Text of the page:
As you begin to assemble information about your family history, you will no doubt want to create a family tree. Here are a few tips to help you understand what a family tree is and how it is organized.
Essentially, your family tree is an organized chart that shows both your paternal and maternal lines. Included in the detail will be information about each family member, including birth and death dates, wedding dates, names of children, and usually the locations where each person lived and died. To keep the information in a simplistic readable format, the concept of the tree is often used as a way of ordering the chart. Family units are grouped together and have two branches off that unit - one following the maternal line, and the second following the paternal line.
The look of your family tree can be as simplistic or as whimsical as you would like it to be. You may prefer to prepare a simple flow chart that follows a spreadsheet format. This is the design often used by genealogists, and is referred to as a pedigree chart. The beauty of the pedigree chart is that you can easily scan both paternal and maternal lines fairly quickly. Because the cart normally reads left to right, you can also scan from top to bottom to look at a single generation for both lines.
The easiest way to begin compiling your family tree is to begin with yourself as the latest generation. The second generation to profile would be your parents, your grandparents comprising the third generation, and so on as far back as you can go through each side of your ancestry. Most pedigree charts have room to record up to five or six generations of your direct line on one sheet. From there, you can pick up on subsequent sheets, as you delve back further into your family's history.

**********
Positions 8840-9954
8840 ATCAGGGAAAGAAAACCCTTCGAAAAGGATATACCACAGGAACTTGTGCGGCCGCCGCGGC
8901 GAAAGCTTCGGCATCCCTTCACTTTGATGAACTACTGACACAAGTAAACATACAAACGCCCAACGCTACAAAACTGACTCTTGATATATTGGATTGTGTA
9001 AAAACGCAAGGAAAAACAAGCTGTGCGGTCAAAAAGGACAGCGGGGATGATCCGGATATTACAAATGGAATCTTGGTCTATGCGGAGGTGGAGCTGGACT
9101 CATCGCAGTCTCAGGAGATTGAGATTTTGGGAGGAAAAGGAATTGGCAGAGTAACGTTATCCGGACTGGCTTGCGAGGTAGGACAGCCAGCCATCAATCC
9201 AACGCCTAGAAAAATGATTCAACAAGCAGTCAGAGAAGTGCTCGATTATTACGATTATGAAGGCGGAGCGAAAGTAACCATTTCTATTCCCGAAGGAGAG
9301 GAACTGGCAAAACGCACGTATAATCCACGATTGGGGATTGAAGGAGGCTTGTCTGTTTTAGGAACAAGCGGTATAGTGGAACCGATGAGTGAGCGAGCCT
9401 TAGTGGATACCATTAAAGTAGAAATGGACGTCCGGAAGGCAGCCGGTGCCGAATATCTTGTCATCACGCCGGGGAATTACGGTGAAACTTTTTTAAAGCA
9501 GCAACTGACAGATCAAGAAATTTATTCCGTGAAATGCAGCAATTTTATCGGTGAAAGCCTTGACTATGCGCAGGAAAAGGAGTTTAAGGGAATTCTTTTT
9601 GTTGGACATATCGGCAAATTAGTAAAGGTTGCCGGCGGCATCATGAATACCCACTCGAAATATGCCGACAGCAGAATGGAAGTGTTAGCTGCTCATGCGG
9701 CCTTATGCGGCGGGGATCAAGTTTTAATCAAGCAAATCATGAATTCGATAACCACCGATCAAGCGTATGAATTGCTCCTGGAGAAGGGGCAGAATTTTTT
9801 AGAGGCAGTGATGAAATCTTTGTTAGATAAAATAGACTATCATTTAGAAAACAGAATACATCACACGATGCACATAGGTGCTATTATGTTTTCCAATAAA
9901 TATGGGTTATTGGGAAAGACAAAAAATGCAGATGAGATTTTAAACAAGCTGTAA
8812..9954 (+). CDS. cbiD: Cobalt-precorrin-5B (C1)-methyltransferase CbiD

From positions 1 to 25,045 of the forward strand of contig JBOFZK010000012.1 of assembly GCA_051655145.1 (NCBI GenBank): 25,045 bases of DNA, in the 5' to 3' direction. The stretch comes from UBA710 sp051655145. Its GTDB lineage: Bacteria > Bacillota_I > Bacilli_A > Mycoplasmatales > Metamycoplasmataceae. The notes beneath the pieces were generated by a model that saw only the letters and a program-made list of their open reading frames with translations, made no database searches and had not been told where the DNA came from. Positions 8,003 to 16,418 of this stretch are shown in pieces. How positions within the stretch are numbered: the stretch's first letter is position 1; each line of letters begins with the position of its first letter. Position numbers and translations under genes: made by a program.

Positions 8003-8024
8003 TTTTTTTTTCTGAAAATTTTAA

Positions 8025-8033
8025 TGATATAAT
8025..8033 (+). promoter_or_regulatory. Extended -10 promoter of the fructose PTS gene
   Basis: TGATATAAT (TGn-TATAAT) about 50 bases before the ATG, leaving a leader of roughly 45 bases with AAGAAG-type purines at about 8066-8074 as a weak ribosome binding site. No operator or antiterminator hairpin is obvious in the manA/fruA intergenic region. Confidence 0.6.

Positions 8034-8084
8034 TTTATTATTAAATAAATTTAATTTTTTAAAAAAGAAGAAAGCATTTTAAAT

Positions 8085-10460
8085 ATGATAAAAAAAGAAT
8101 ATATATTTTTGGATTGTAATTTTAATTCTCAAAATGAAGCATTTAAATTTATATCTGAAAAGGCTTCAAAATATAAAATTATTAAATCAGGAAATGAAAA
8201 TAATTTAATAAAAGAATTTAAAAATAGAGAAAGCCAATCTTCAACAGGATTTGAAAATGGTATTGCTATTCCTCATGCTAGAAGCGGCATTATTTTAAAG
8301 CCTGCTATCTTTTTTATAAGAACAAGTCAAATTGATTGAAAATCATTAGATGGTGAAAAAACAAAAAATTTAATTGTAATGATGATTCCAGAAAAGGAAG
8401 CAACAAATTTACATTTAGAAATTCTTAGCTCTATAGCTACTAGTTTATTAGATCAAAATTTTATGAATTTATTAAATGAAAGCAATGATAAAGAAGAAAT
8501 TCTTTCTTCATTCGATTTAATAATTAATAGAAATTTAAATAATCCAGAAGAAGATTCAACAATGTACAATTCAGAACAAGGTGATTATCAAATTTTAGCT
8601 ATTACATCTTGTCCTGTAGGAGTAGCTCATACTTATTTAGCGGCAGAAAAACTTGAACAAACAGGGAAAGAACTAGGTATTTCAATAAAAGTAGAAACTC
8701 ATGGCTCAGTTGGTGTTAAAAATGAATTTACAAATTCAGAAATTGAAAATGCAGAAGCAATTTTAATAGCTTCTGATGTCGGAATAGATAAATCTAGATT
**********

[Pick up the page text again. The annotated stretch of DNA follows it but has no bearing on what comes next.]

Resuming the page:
If you prefer a chart that is a little more whimsical, you can obtain pedigree pages that have the actual outline of a tree, with many branches. Following the same idea of beginning with your self as the first generation, you gradually work your way backward in time, adding names to the appropriate branches in the tree. While this type of documentation can be a little more difficult to scan, it certainly can be a lot of fun and will be quite striking once you have the branches completely filled out.
Before you begin to enter your data into the family tree, make sure you have verified the dates, spellings and locations to the best of your ability. Certainly, if you have been able to secure information from some official source, that is very helpful. Personal diaries and letters written by the actual ancestor also will help validate your data. Remember the object of the family tree is to be able to pass on to future generations an understanding of how the family line developed over time, and who was involved in that development.
Creating a family tree can be a task that you can do alone, or you could make it a family project, involving your siblings, children, or other relatives. As you research the history of your family, you will no doubt come across many amusing and exciting events that will be of interest to future generations. By creating a family tree, you have supplied them with a foundational document that will help them understand their heritage.